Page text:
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Since you hear the click it sounds that the solenoid is ok. As hrg88 mentioned it feels that the small terminal that activates the starter gets straight + from somewhere. Normally it comes from ignition switch only in start-position.

<<<...the small terminal that energizes the solenoid is shorted to + somewhere.

Sure the solenoid or ignition switch could cause the problem but I doubt it. More likely that you caused it by yourself somehow.

Tommy

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I couldn't see how the other terminal could be grounded.

No

The other terminal should not be connected to anything other than the starter it self. The ground everyone is talking about goes from the chassis to the block. A transmission bolt or motor mount to block bracket is a good spot.

I think the real problem is that you have 12 volts going to the trigger wire. Thats the little wire with a female spade connector on it. Make sure you have the right one going to the starter. it should be 2.5mm black wire.

John

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Fiddled around over the weekend and here's what I came up with. After shuffling around looking for freyd/melted wires I couldn't find much. I had all the wires wrapped in plastic wire loom and where the spring for the throttle linkage pressed on it it had melted through so I guess things got pretty hot but no wires appeared damaged. I hooked the starter and battery up again and no smoke and no continuous starter action occured so I think I when I hooked the thick red wire up to the starter it was touching one of the other posts.

So I started it up and it ran fine but when I went to start it again 15 min later I got nothing. I checked for spark at the plugs and there was none, I checked for spark from the coil HT leed and no spark. Checked resistance across the posts on the coil and it read 4ohm so I think the coils good. Dizzy is a mechanical advance with pertronix type ignitor. Don't know what else to do, any advice?

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Fiddled around over the weekend and here's what I came up with. After shuffling around looking for freyd/melted wires I couldn't find much. I had all the wires wrapped in plastic wire loom and where the spring for the throttle linkage pressed on it it had melted through so I guess things got pretty hot but no wires appeared damaged. I hooked the starter and battery up again and no smoke and no continuous starter action occured so I think I when I hooked the thick red wire up to the starter it was touching one of the other posts.

So I started it up and it ran fine but when I went to start it again 15 min later I got nothing. I checked for spark at the plugs and there was none, I checked for spark from the coil HT leed and no spark. Checked resistance across the posts on the coil and it read 4ohm so I think the coils good. Dizzy is a mechanical advance with pertronix type ignitor. Don't know what else to do, any advice?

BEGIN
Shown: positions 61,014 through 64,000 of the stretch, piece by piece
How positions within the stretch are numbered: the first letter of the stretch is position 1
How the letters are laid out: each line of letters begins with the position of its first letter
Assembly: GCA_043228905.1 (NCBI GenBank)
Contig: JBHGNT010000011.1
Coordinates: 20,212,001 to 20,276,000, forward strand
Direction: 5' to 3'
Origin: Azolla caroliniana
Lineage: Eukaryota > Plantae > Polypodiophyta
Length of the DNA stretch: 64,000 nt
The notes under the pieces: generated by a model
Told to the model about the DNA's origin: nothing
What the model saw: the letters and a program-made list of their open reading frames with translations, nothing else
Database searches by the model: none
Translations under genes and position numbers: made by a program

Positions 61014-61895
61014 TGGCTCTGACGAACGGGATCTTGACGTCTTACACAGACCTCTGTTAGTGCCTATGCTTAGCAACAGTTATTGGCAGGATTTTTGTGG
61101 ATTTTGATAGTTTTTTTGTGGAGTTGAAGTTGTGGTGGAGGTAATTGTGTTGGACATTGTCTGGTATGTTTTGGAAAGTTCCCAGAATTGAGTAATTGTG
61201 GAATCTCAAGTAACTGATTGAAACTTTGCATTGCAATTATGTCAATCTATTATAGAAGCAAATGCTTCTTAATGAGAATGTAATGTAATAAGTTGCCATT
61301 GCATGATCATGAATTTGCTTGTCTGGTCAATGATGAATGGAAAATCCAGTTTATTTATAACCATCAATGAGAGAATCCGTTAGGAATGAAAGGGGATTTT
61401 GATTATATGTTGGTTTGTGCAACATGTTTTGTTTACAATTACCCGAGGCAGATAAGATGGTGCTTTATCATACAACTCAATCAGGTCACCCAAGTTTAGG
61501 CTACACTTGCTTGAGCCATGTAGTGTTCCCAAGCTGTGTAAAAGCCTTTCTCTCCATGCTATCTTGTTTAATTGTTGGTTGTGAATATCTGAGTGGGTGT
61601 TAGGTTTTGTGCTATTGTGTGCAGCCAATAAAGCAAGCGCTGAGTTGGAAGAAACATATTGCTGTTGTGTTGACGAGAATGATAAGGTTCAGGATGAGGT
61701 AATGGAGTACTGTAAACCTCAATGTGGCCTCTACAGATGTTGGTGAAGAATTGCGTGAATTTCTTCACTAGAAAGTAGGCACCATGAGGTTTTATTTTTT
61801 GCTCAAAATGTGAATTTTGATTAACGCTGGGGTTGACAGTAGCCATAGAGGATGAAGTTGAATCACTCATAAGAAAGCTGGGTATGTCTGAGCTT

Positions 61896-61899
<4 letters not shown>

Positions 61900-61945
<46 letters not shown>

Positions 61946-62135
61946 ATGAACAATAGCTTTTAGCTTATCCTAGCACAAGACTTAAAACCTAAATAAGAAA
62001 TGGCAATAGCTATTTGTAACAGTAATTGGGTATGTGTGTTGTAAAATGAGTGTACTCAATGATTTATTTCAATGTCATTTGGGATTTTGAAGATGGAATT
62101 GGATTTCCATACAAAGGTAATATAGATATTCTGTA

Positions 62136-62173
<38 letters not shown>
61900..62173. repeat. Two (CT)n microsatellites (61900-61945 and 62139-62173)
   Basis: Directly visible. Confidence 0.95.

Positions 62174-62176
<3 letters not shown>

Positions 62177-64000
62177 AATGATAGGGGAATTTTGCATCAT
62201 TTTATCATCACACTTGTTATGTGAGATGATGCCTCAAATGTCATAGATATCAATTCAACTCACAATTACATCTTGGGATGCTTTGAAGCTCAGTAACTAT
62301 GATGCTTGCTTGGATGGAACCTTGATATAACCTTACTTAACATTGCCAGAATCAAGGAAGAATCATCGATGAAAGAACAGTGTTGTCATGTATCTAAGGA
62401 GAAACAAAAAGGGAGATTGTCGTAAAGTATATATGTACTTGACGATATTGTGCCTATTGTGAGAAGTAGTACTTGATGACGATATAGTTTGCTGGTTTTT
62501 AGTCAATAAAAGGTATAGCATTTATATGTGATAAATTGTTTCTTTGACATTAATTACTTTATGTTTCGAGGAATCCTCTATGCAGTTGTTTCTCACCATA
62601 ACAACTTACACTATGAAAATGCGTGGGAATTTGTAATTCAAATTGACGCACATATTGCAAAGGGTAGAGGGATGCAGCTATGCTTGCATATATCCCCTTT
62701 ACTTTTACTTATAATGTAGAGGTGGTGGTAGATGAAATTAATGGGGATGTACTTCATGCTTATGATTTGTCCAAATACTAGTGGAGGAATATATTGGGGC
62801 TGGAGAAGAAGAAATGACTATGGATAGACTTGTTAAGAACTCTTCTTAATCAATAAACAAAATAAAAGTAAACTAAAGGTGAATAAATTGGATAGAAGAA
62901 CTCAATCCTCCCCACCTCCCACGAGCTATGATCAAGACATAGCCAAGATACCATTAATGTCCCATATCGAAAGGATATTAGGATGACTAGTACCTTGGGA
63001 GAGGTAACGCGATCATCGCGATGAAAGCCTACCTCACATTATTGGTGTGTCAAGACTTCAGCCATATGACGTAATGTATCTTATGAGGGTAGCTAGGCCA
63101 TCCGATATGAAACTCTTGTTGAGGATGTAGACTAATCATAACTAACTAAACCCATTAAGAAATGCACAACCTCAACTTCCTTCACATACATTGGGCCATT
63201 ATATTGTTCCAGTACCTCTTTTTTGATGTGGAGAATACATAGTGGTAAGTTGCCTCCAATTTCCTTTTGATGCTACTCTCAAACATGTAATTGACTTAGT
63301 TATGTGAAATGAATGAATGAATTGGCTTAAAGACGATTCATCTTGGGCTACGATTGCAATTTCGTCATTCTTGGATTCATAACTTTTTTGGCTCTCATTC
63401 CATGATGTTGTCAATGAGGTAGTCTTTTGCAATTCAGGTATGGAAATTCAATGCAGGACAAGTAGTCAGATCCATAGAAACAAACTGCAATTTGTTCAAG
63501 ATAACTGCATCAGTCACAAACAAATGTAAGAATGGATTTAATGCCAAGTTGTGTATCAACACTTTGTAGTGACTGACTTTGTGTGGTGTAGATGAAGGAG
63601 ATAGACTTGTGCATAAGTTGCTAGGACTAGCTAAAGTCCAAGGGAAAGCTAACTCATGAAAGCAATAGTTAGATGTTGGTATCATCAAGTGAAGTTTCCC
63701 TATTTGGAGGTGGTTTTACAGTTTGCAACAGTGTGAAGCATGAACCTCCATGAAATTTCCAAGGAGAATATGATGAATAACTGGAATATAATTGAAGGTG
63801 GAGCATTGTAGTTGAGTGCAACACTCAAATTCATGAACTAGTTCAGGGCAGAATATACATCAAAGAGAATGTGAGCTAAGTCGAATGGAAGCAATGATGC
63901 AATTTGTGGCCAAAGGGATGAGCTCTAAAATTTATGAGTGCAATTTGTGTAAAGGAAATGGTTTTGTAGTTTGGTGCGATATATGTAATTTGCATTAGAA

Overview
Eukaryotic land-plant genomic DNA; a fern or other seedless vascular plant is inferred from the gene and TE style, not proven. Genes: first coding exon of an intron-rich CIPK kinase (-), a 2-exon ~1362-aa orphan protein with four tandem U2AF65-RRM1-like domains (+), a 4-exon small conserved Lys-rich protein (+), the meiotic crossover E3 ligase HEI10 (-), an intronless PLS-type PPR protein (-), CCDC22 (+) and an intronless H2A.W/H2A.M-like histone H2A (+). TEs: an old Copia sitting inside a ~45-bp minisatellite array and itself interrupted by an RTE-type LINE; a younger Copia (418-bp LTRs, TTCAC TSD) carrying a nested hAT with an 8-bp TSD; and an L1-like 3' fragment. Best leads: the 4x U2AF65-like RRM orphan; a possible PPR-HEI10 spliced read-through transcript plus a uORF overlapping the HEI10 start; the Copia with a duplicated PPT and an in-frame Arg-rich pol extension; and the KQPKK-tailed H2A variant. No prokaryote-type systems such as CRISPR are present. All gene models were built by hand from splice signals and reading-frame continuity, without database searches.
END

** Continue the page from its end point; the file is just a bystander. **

Well, the first time when it all went up in smoke, the engine wasn't grounded properly, right? Well, the engine had to have found a ground somewhere to complete the circuit. Did that throttle spring hit a loose wire from that loom? If all the engine's electrons went thru a loose little wire and the spring, then of course those wires are gonna melt off the insulation.

Now, you did get it run, but not for very long. You say those little wires going to the ignition coil look intact, but I don't think they are. The insulation is gone and they've been overheated quite a bit. After running for a little bit they probably crapped out. For fun, I'd first try running a new wire straight from the battery to the positive post on the coil, and see if the car will run and stay running. If so, go ahead and replace at least that wire in the loom with something new permanently, and possibly any other wires that happen to be in the loom.

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Check for 12V at the coil (+). If NG, check the ignition fuse and coil primary wiring.

When you had it off for 15 min, was the key on? If you leave it on with a pertronix, it can continuously feed the coil and burn out the coil or pertronix.

If you have 12V at the coil and disconnect the coil (-) , you can tap the - term to ground and see if you get a spark. If you don't, probably a bad coil. If you do, I would suspect the pertronix.